“No!” The succession, I remembered. I looked at the diamond again. Real or paste? “So what happened to this diadem?”
Hawberk creased his brow and looked toward the window, where a fly buzzed against the panes. “I really don’t know. Perhaps the police took it away, as evidence.”
There was nothing more to say. The musty smell of the place, and the buzzing fly, were oppressive. “I’ve taken up enough of your time, Mr. Hawberk.”
But at the door of the shop, I paused. “Do you think my brother was insane?”
He examined the key to Wilde’s door, rubbing it with his thumb. “I really can’t say, Miss Castaigne. He didn’t seem so, all those years, but something happened to him, at the end.”
“Goodbye, Mr. Hawberk. And thank you for being kind to Hildred. He loved your shop.”
Upon his removal from Dr. Archer’s care six months after his riding accident, Hildred had moved to the Benedick apartments on Washington Square. For an entire year, I had called on him every day, often tracking him down in Hawberk’s shop, where he went to listen to the music of metal on metal and lose himself in scintillations of light on the armour plates. Then the call of Paris and adventure had grown too strong for me to ignore. An opportunity presented itself, and I took it, telling myself that Hildred was well again, even if other interests had supplanted his former pastimes of fishing, yachting and riding. And our cousin Louis was near enough to keep an eye on him.
I was gone for more than three years – golden years! They fled by so quickly, until Louis’s telegram came. “Hildred dead in asylum for insane.” By the time I arrived in New York City, Louis too was far away. His regiment had been posted to San Francisco. He had married Constance Hawberk and departed. Was I unjust in suspecting him of undue haste? No matter – he was only a cousin. I was Hildred’s sister.
The concierge at the Benedick admitted me quite readily when I identified myself. I felt a moment of dread before unlocking the door to Hildred’s rooms, anticipating sorrow at the sight of his possessions bereft of his presence. But a surprise greeted me instead – the rooms were empty. Not only of Hildred, but of furniture, books, carpets and ornaments. Only the curtains remained, their velvet folds hanging mutely, as though in helpless apology.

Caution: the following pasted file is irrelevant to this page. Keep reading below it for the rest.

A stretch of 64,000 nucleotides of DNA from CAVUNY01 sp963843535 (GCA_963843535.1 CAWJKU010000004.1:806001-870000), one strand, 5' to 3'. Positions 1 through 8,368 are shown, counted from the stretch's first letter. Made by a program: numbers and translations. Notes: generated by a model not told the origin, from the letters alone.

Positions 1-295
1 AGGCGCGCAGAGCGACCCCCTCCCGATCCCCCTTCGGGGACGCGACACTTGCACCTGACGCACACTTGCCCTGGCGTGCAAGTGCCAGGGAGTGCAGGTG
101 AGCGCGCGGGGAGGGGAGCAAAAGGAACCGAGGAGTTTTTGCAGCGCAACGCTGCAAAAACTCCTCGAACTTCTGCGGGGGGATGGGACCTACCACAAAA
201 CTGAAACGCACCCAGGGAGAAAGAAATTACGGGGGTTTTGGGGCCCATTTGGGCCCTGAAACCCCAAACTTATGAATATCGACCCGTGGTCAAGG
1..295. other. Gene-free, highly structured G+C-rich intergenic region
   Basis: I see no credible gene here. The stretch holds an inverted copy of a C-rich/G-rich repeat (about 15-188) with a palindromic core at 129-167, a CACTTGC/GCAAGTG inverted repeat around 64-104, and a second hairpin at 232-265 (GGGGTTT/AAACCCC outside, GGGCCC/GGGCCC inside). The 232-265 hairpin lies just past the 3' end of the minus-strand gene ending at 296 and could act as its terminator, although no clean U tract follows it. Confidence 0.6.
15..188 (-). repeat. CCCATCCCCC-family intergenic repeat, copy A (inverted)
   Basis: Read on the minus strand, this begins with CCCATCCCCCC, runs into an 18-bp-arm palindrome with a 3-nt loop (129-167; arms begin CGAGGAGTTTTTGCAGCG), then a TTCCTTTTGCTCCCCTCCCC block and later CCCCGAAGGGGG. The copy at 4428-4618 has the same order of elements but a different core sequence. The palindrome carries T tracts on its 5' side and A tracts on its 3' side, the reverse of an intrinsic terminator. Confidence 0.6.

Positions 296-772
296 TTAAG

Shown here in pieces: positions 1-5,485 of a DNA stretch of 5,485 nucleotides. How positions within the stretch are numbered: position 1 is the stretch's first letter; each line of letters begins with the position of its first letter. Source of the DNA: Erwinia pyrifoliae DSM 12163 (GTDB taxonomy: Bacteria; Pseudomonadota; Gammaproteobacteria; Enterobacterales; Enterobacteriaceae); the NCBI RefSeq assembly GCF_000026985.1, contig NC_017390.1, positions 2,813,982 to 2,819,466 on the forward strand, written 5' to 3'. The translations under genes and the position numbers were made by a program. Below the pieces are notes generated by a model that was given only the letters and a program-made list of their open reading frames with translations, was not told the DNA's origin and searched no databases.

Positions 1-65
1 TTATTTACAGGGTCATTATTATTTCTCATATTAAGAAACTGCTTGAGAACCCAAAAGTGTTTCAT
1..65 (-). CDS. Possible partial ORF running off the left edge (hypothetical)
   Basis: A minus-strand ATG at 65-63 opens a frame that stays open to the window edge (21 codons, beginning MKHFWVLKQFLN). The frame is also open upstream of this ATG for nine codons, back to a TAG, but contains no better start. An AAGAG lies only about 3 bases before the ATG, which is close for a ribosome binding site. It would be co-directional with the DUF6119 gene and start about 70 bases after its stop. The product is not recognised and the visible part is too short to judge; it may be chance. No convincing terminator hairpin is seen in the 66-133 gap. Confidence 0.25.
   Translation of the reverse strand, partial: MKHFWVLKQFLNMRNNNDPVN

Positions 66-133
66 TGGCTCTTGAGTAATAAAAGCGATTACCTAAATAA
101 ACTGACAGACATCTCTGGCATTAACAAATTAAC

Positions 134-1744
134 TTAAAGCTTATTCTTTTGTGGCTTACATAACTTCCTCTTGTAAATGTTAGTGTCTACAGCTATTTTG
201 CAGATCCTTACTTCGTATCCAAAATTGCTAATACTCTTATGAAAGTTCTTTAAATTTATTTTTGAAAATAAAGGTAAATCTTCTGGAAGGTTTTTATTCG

No books on the shelves. No shelves! No papers on the desk. No desk! No clothes in the wardrobe. No wardrobe! Where was everything? The concierge hadn’t said anything about this removal. The rooms were still Hildred Castaigne’s. He was gone, but his possessions should have remained.
I returned to the sitting-room and took the tour again. Study, bedroom, sitting-room. Back to the study, floors creaking, my steps echoing. He was gone. Gone completely. His mortal remains rested in our family’s cemetery plot. I had hoped to capture something of his spirit here, in the last place he had lived. But it was an empty shell.
The concierge was still in his office. “Can you tell me who removed Mr. Castaigne’s possessions? And when?”
“Not exactly, Miss. Some men came, a couple of weeks ago. Said they had the family’s permission.”
“I am his family. His sister. I gave no permission. And a couple of weeks ago I was still in Paris.”
He shrugged. “Well, that’s what they said. And where? I think I heard them say Madison Avenue.”
My heart sank. Madison Avenue was a long street. I pulled my wallet from my handbag and held out several dollars. “Please, can you remember anything else?”
The man took the currency and counted it. “Maybe,” he said, smirking. “Make it an even ten and we’ll see.”
I produced two more dollars.
“Dr. John Archer,” he said.
Look for Part 2 tomorrow!